OBJ: New structured discussion on RandFem list

From: Technotranscendence (neptune@mars.superlink.net)
Date: Tue May 23 2000 - 20:24:27 MDT

From: Thomas Gramstad [mailto:thomas@ifi.uio.no]
Sent: Monday, May 22, 2000 6:23 PM
To: randian-feminism@ifi.uio.no
Subject: Announcement: New structured discussion on RandFem list


A structured discussion of a new paper by Bryan Register will take
place on the Randian-feminism mailing list, starting monday May
29th, and closing two weeks later on sunday June 10th. During
this period, other discussion threads and topics will be closed.
The paper is entitled _Ayn Rand's Approaches to Sexuality: Their
Values, Disvalues, and Significances_.

The first paragraph of the paper, summarizing its theme, reads:

   As a libertarian capitalist who celebrates western culture,
   science, and the technological mastery of nature, Ayn Rand is
   the sort of woman many contemporary feminists might want to
   call a traitor to femininity.(1) Before we ratify this
   assessment, though, it may be of interest to try to situate
   Rand's writings on sexuality within feminist discourse. This
   reading, marginalized by Rand's followers and by the feminist
   establishment alike, is hardly supported by Rand's
   intentions. Nevertheless, in this paper, I will investigate
   Rand's views from the perspective of Glennon's ideal-type
   analysis of feminist discourse. On the one hand, I will
   consider and reject the claim that Rand is a synthesist, and
   argue that Rand's critique of contemporary gender roles is an
   instrumentalist critique. But on the other hand, I will
   investigate the darker underside of Rand's bizarre sexual
   ontology, finding elements of Aristotelian biologistic polarism
   propping up the theory and practice of the oppression of women.
   Finally, I will propose that Rand thus keys us in to the
   dangers of polaristic feminism.

The entire paper is available here:

We hope you will read it, find it of interest, and participate
actively in the discussion.

The paper was delivered at this conference:
     The Female Principle: Eclipses and Re-Emergences
     A Conference on the Suppressions and Reassertions of the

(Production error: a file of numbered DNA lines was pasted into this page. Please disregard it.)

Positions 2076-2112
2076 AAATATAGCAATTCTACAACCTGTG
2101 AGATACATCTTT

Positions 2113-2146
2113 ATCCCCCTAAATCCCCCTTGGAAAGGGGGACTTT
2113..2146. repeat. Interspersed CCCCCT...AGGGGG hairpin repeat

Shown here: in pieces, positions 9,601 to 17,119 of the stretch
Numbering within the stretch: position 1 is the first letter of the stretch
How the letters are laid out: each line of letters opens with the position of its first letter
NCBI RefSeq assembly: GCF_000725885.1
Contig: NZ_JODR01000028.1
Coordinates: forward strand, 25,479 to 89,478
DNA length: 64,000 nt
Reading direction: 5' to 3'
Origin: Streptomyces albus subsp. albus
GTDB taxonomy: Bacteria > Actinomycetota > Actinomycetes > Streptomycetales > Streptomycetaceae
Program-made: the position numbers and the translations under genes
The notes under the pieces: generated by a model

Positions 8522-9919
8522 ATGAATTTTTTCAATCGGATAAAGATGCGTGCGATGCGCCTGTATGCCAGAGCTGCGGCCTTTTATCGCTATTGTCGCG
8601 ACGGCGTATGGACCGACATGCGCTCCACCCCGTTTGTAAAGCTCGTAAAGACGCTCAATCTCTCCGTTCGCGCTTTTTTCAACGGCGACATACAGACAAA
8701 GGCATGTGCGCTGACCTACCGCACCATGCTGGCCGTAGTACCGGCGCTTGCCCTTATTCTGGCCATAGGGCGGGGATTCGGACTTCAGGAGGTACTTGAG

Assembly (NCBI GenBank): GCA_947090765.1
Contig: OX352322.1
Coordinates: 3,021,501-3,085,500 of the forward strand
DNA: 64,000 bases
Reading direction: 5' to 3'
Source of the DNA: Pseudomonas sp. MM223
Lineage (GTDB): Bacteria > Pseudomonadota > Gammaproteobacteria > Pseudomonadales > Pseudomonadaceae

Female Principle in Human Cultures
     University of Texas at Arlington, March 30 - April 1, 2000

The CFP for this conference was posted on the Rand-fem list last
year. The information about the conference is repeated below, as
background information for anyone interested.

Keynote Speakers:
     Martha Nussbaum
     Drucilla Cornell
     Eva Keuls
     Nancy Tuana

This interdisciplinary conference recognizes the suppression of
femaleness as a primary meaning of Western and other cultures over
a long period. It seeks to document, account for, and interpret
this suppression via the forms it takes -- many still concealed,
clandestine, underexplored -- and their counterforms, from early
periods to the present, and to identify and describe newly
developing practices that counter it. Exposures, descriptions, and
theorizations of this suppressions may be essential to projecting
a future for femaleness in human societies.

Papers may be descriptive, and/or interpretive or theoretical
accounts of specific forms of suppressions, such as the sexual; of
forms taken by coverups of suppression; of cultural contexts
mandating suppression; and of examples that suppression overlooks
-- all these in discourses and social practices worldwide.
Cross-disciplinary and new theoretical approaches are encouraged.

Bryan Register is a second-year graduate student in the department
of philosophy of the University of Texas at Austin. He has
interned at the Institute for Objectivist Studies, has been a
teaching assistant for introductory philosophy classes, and will
in the fall open a small business lecturing on political
philosophy to high school debate students in the Austin area. His
first academic publication was "The Universality and Employment of
Concepts", in the Journal of Ayn Rand Studies I-2. He has led
on-line Objectivist discussions of feminism in 1996 and 1999,
including co-moderating the structured discussion of Gladstein/
Sciabarra's _The Feminist Interpretations of Ayn Rand_ on the
Randian-Feminism list. He has written a review essay on feminism
for The Objectivist Center's membership newsletter "Navigator" in
1999, and debated the merits of feminism in "Free Radical" in
2000. The paper now to be discussed was his first presentation at
an academic conference.

Other papers written by Bryan Register are available here:
His Honors Thesis for the Degree of Bachelor of Science in Speech
Communication, entitled _The Logic and Validity of Emotional
Appeal in Classical Greek Rhetorical Theory_, is available here:

Thomas Gramstad
"Virtue is the same in man and in woman." -- Plutarch

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